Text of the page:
Impressions gets high marks for creating a power-struggle game that is intended to provide both strategy and tactical maneuvering. Unfortunately, Global Domination succeeds nicely on only one of the two fronts. It's almost as if there are two separate games, each with it's own specific control mechanisms, and they've been meshed together with the result similar to that achieved when one tries to put a square peg into a round hole, it just doesn't fit. Global Domination is somewhat similar to other war/strategy games in its use of a turn-based system (each turn simulates a month) but unlike other games it doesn't break the turn into a specific order of battle, thus allowing you to pick and choose whatever action you deem necessary or prudent for advancement of your army. Visually, the game is reminiscent of the old board game, Risk, in that the map (either historically accurate or randomly generated) is split into factions with the computer controlled players assuming the personality of any one of nine historical leaders with varied strategic abilities. With computer capabilities, however, the map is vividly and clearly defined by color (for up to five players) with territories undergoing revolution depicted in a garish purple. This easy and fast process of identification is one of the basic reasons that computer war games are proliferating while the appeal of board war games is waning. That, coupled with the computer shouldering the burden of keeping track logistically of everything happening on the map, certainly augers well for the future of computer-based war gaming.
Actions are carried out through a mouse point-and-click interface and consist of the standard war/strategy game fare such as movement points, economy considerations, logistics management, attacking, stacking, defending, diplomacy and so forth with each option having it's own parameters and tangible settings. An interesting twist in game play is the option to engage in subterfuge against your opponents causing mayhem and revolutions that distract them from aggressively pursuing their plans for Global Domination. So, where does it all go wrong? To be specific, in the unit level tactical mode. Unit level command is invoked when units under your control take the field of battle and confront enemy units on a detailed terrain laden map. Although this aspect of the game is as visually pleasing as the rest, unfortunately, the same can't be said for the control system. Battle quickly becomes a tedious chore and the action bogs down due to an insufficient command structure and stiff interface. If you don't have the people-mover technology, then trying to move large groups efficiently and coordinate detailed functions denigrates into a frustrating experience. Even so, the game offers a fast, lively encounter based on the strength of the strategic Risk-like module of commanding at a macro-level. With the clever introduction of the nine historical figures as opponents, the fun quotient of Global Domination ranks high despite the flaws in the tactical system.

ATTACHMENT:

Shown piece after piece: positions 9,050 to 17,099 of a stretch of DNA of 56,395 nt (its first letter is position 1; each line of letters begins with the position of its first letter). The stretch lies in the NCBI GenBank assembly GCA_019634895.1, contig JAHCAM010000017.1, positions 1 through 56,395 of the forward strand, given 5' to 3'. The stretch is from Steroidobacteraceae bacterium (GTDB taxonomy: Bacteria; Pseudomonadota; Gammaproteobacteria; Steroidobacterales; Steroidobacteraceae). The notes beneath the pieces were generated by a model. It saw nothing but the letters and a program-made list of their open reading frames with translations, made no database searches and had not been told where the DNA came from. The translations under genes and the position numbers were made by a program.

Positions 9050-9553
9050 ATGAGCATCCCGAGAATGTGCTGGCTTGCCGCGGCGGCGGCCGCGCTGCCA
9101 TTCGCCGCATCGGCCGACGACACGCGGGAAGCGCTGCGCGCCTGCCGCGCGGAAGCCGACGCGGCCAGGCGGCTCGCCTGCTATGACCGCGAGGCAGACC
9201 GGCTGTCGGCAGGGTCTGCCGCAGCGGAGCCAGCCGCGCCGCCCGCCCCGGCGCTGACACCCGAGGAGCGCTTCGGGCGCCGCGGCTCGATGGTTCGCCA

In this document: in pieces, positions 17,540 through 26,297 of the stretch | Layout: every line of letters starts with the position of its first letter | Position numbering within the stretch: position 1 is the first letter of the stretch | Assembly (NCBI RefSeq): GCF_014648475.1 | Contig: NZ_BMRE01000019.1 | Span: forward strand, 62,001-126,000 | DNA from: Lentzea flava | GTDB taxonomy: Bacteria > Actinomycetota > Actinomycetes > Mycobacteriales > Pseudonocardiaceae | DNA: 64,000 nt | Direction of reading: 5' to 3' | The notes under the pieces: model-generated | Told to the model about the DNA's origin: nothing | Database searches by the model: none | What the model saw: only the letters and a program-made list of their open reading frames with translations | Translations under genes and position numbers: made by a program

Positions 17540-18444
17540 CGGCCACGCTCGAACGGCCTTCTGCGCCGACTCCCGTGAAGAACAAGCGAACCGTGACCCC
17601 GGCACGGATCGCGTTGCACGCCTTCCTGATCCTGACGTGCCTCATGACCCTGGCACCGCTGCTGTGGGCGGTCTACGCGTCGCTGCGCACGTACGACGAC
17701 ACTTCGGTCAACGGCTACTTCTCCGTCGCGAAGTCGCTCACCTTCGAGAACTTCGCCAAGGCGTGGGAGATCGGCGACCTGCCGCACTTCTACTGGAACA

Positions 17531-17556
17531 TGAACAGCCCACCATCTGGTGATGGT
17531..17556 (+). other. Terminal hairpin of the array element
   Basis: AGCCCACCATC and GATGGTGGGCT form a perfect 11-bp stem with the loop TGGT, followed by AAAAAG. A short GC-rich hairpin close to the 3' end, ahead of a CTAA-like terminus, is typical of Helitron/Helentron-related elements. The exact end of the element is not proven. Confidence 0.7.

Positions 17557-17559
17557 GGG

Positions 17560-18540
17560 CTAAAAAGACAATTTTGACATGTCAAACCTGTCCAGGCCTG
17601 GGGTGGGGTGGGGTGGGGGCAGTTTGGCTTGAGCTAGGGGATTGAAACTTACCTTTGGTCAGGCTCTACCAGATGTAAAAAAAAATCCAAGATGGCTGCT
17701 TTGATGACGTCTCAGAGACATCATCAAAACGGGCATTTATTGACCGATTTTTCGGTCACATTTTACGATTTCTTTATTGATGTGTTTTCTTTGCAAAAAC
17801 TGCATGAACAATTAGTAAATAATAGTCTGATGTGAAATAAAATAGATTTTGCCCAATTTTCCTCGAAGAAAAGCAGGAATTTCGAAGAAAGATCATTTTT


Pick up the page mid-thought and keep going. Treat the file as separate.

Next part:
Graphics: VGA screens are bright, clear and sharp as are the tactical battle scenes.
Sound: Music is so-so but the sound effects are well done.
Enjoyment: The failure of the tactical side of the game to provide intense game play is disappointing. What's exciting in the higher level strategic confrontation is offset somewhat by the dull tactical game. There's plenty of addictive fun here though to satisfy most fans of the strategy game genre.
Replay Value: Random map generation and full stable of computer opponents.
In the near future, the world is divided in 5 power nations that will fight until the conquest of all the world You could use the tactics, spying and diplomacy to made it. The rest of little powers will fall under your control. The peace will be the goal, the peace when you are the only one leader on the world
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Gengkhis Khan 2, Gloriana (a.k.a. Elisabeth I), Hannibal: Master of The Beast, Global Conquest, Global Effect, Gengkhis Khan 1, Gary Grigsby's War in Russia, Gary Grigsby's Pacific War
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